Screen Shot 2020-02-23 at 8.04.17 AMAs she says, “To write memoir, we must first know how to remember.” The book is filled with timed and meditative exercises to guide you through remembering. It is an invitation to “open forgotten doors of memory”.  So my #SOL20 for March 2020 will be meditations on memories and slices of my life that I want to remember and reflect on from my childhood or maybe even early adulthood. Though I want to try all of her exercises in the book, I will be mindful that my memories may not be shared memories for all who lived them and I will not be posting any that may be hard truths that others may dispute. I won’t shy away from writing them, I just won’t share them with the blogosphere.

If you would like to participate in this year’s Slice of Life Challenge I think you will find it to be a potentially life changing experience. I have met so many amazing people through these month long journeys that I have kept in touch with, met up with at conferences, and have formed wonderful friendships with. I have learned to appreciate the writing of others, the stories of others, and the joys and sufferings of others with so much more empathy and understanding. It will help you see small moments with the keen eyes and ears of a writer.  Ask any ‘slicer’ what the experience was like and I would bet most say it was a game-changer for them.

If you are interested (or think you might be) click HERE for information from the TwoWritingTeachers. It has all the information you need, and if you would like to chat with me about it, leave a comment or tweet me @LitCoachLady. I would be happy to help anyone with this challenge. Get your notebooks and pens ready!

One More Off My TBR Stack

What a powerful book! I think this will start a lot of conversations and hopefully stop a lot of heartache and hurt. Mila is a 7th grader who finds some boys giving her unwanted hugs, and then comments. When she tells her friends how uncomfortable it is making her feel they think she’s overreacting and tell her, “Maybe he just likes you.” But Mila knows in her gut that this isn’t ok. Their passive aggressive behavior is making life miserable but she can’t talk to her mom, who has just lost her job and she overhears arguing with their estranged dad over money. Who can she turn to? Who will listen and understand? This is a book I think all middle schoolers should read to build empathy and understanding so that all kids feel safe and respected.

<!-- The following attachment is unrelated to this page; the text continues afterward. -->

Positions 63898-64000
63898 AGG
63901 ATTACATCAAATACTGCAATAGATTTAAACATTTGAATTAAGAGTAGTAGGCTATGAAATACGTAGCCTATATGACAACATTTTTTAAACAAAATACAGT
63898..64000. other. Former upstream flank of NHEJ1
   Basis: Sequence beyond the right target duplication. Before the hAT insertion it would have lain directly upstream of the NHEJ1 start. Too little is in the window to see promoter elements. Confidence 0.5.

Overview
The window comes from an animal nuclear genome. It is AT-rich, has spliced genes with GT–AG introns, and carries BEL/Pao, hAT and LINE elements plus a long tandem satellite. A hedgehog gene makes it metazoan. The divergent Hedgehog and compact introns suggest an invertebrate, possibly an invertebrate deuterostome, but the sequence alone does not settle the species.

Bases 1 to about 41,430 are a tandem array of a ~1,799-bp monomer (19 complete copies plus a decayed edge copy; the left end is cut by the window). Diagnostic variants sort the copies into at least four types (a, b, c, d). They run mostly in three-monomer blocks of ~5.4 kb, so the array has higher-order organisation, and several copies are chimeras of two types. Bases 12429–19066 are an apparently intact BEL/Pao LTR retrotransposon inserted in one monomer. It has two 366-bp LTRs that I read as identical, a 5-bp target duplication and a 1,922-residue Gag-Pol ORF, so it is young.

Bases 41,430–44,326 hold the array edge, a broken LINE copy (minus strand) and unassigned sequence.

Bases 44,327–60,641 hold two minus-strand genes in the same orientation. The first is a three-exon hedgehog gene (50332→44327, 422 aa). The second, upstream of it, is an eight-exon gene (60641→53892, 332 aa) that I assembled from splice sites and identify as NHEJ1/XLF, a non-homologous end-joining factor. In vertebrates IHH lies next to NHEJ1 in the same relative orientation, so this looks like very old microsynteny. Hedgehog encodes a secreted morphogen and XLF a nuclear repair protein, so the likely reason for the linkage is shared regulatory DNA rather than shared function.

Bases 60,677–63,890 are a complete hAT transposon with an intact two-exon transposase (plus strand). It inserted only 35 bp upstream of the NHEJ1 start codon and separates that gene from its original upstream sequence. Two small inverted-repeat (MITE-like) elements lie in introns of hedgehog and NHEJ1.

Sexual harassment and bullying are becoming more problematic, I’m glad readers have books like this to help.


Rethinking Kindergarten

I’ve been teaching for 33 years and have seen a lot of trends and witnessed the shifts in society that have impacted our educational world. But the crisis we are seeing with our youngest students lately has been overwhelming our teachers and our schools in a way I have never seen. Children are coming into our schools with such an increase in dysregulated behavior that is impacting the educational environment for all students. Whether it is the result of ACES (Adverse Childhood Experiences of trauma from violence, poverty, addiction, neglect, abuse, separation, mental health, etc) or some other reasons, we are having to rethink how we educate these young children so that they can have a more hopeful future.

In our district in Maine, we are taking some time this year as a kindergarten team to look at alternative ways to structure our teaching day that can help students develop a sense of belonging and find ways to cope with the stresses of life so that they CAN self-regulate in order to learn.

We have discussed incorporating more play, adjusting academic expectations, delaying classroom placement at the start of the year, examining supportive routines and rituals, and integrating experiences that tap into multiple intelligences.  At our last workshop day we focused on the latter-inviting in a professor from University of Maine at Farmington to help us take a look at how multiple intelligence (MI) theory could help us frame some experiential learning for kindergarten that may address the interests and needs of all learners, especially those most at risk.